On 9 June, when taking SBS 14, I found that I had been incorrectly overcharged. Not just that, I had been overcharged according to the distance-based fares that are only supposed to start in July. (I wonder if any other passengers realised this error too.) As soon as I could, I went to SBS Transit's website and submitted my feedback on the error through their online form.
(By the way, SBS Transit, please fix your form. It really doesn't make sense to split it into two pages.)
That day, I received two emails from SBS Transit. The first was a standard computer-generated acknowledgment email that I immediately consigned to the electronic bin.
But the second email was from Sophia Tan Yen Peng (no title provided). A real human response from SBS Transit. Sophia stated that SBS Transit would be investigating the matter, then gave a cookie-cutter response about how I could submit a request for a fare refund.
After reading Sophia's email, I figured that that was the end of the story for me. Except that it wasn't.
Today, I received another email from SBS Transit, this time by Asrina Binte Asari (Head, Customer Relations). Apparently, there was a technical glitch (which sounds like the equivalent of a doctor telling you that you're sick because of a virus) and SBS Transit has taken measures to resolve it (the doctor prescribes antibiotics).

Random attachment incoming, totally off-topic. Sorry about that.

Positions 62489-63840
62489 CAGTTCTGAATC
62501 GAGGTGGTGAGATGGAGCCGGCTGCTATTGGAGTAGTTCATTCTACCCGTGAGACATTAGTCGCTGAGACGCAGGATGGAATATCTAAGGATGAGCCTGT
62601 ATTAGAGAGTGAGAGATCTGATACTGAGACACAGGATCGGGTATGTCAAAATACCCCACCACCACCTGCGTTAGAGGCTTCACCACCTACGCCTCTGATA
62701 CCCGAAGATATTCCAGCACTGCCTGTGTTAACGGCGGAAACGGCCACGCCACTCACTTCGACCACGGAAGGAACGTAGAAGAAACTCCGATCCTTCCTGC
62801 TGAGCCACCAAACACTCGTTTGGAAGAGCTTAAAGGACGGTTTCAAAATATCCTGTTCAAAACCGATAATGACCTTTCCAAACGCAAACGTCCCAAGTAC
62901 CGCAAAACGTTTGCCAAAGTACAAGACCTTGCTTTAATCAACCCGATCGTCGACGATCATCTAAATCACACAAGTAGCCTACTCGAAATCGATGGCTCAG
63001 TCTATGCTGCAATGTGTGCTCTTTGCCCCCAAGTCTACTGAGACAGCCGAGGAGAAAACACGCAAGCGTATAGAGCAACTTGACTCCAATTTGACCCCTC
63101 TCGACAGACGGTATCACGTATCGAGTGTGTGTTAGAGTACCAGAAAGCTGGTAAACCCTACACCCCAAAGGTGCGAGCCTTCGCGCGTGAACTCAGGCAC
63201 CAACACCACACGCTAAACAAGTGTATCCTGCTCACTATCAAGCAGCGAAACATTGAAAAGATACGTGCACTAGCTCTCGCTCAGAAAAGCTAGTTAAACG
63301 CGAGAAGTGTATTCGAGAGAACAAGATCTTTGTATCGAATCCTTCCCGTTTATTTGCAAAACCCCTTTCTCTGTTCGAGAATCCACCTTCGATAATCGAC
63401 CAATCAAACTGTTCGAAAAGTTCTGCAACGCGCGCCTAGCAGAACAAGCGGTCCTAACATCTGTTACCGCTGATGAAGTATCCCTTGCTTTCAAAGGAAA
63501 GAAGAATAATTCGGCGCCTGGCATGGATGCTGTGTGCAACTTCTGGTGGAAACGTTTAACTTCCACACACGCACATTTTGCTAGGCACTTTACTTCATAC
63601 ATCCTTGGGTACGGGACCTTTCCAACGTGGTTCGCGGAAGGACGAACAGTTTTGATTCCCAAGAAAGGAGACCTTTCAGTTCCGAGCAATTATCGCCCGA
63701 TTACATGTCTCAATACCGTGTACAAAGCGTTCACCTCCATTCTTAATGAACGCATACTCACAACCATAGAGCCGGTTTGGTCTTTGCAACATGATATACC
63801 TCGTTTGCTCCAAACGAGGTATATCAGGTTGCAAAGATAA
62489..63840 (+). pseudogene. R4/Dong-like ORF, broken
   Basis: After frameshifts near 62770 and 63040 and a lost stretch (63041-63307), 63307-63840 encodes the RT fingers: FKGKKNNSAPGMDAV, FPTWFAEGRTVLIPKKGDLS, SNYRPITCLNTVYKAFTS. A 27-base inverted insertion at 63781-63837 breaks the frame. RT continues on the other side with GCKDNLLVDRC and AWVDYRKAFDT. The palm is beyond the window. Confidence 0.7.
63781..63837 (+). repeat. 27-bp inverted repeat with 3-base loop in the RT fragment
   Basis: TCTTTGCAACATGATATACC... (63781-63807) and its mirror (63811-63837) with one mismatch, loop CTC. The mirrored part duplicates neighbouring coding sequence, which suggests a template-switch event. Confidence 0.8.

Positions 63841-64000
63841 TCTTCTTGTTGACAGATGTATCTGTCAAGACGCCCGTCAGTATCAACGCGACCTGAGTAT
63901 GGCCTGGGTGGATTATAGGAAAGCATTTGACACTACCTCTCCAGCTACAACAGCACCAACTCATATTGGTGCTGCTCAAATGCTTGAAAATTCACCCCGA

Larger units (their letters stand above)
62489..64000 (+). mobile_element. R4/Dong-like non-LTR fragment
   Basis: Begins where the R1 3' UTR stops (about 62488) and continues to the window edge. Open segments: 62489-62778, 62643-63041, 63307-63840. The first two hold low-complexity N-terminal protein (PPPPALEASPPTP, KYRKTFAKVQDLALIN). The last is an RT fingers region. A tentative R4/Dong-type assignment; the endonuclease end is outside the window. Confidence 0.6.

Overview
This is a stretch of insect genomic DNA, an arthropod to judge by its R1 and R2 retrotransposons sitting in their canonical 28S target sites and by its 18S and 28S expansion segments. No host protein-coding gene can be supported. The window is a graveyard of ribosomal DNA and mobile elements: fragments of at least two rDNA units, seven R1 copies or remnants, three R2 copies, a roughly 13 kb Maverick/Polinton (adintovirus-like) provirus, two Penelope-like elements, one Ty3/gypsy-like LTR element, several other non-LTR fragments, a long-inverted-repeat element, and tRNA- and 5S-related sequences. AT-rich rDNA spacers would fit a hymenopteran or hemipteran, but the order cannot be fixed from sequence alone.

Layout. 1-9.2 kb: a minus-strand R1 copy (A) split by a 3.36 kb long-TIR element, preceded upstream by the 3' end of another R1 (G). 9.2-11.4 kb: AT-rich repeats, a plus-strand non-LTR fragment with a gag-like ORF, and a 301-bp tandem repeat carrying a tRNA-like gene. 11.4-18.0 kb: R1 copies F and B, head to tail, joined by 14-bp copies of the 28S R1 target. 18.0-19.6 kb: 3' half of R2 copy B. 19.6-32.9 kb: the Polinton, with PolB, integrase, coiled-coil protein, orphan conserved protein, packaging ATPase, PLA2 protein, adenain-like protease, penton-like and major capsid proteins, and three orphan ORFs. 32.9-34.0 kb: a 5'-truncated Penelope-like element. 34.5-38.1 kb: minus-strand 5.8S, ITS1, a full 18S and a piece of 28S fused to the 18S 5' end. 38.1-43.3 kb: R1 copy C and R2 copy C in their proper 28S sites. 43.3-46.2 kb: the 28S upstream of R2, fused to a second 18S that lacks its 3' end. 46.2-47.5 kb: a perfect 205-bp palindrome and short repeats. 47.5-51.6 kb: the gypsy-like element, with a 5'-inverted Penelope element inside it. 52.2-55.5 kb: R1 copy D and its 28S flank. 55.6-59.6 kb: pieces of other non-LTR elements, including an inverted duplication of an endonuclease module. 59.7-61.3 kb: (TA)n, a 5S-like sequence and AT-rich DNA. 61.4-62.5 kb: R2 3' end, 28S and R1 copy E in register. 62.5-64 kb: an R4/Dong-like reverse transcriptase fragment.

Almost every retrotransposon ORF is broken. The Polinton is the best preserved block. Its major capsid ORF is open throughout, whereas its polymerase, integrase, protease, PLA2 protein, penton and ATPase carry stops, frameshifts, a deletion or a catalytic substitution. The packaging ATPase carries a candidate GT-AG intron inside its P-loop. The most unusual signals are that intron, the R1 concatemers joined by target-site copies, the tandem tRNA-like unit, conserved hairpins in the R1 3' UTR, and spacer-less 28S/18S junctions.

But the gesture was very much appreciated. It's comforting to see that a big organization takes the time and effort to have someone reply to little ol' me. And the complimentary travel voucher was a nice touch too.
Oh, and I was advised to file my refund five days after the incident. It's been almost two weeks already, and frankly, I thought nothing of the refund after getting Sophia's reply. If you're nice enough to respond to me personally on behalf of your organization, I'm nice enough to forgive your trespass.
The thing that really touches me is that this isn't the first time that I've received an actual human response from SBS Transit or that action has been taken based on my feedback. The first time was when I had complained about a bus which air-con was leaking so badly it was as if it was raining inside the bus. The next day, that bus was nowhere to be seen at the usual time. And when it reappeared, it was as dry as one would expect the interior of a bus to be.
SBS Transit has proved, at least for itself, that online feedback don't disappear into the ether. I hope my experience encourages others to submit their feedback as well. And maybe together, we can make public transport slightly more comfortable for all in Singapore.